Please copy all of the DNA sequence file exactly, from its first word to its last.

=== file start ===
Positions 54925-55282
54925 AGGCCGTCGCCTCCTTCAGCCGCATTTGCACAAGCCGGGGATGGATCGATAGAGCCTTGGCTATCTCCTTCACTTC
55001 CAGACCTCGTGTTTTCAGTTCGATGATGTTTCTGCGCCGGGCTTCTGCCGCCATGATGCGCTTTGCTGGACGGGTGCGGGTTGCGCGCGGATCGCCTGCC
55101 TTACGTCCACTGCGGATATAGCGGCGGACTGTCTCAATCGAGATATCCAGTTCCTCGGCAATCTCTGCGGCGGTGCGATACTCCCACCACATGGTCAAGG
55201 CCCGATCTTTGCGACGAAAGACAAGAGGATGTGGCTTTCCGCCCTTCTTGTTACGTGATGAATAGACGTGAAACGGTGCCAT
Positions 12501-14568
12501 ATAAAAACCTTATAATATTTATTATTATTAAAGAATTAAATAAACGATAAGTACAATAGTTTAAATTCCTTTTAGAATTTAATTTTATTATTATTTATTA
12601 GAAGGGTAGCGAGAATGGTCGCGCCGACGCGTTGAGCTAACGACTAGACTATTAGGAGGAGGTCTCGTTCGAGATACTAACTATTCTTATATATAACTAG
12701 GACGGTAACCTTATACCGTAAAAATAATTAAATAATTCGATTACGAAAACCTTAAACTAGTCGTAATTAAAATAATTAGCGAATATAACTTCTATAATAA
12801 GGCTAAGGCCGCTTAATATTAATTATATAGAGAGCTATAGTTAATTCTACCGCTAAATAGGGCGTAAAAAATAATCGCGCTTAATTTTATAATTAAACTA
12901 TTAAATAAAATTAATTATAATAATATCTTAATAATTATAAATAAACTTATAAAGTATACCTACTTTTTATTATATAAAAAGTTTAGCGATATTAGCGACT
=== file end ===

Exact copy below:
Positions 54925-55282
54925 AGGCCGTCGCCTCCTTCAGCCGCATTTGCACAAGCCGGGGATGGATCGATAGAGCCTTGGCTATCTCCTTCACTTC
55001 CAGACCTCGTGTTTTCAGTTCGATGATGTTTCTGCGCCGGGCTTCTGCCGCCATGATGCGCTTTGCTGGACGGGTGCGGGTTGCGCGCGGATCGCCTGCC
55101 TTACGTCCACTGCGGATATAGCGGCGGACTGTCTCAATCGAGATATCCAGTTCCTCGGCAATCTCTGCGGCGGTGCGATACTCCCACCACATGGTCAAGG
55201 CCCGATCTTTGCGACGAAAGACAAGAGGATGTGGCTTTCCGCCCTTCTTGTTACGTGATGAATAGACGTGAAACGGTGCCAT
Positions 12501-14568
12501 ATAAAAACCTTATAATATTTATTATTATTAAAGAATTAAATAAACGATAAGTACAATAGTTTAAATTCCTTTTAGAATTTAATTTTATTATTATTTATTA
12601 GAAGGGTAGCGAGAATGGTCGCGCCGACGCGTTGAGCTAACGACTAGACTATTAGGAGGAGGTCTCGTTCGAGATACTAACTATTCTTATATATAACTAG
12701 GACGGTAACCTTATACCGTAAAAATAATTAAATAATTCGATTACGAAAACCTTAAACTAGTCGTAATTAAAATAATTAGCGAATATAACTTCTATAATAA
12801 GGCTAAGGCCGCTTAATATTAATTATATAGAGAGCTATAGTTAATTCTACCGCTAAATAGGGCGTAAAAAATAATCGCGCTTAATTTTATAATTAAACTA
12901 TTAAATAAAATTAATTATAATAATATCTTAATAATTATAAATAAACTTATAAAGTATACCTACTTTTTATTATATAAAAAGTTTAGCGATATTAGCGACT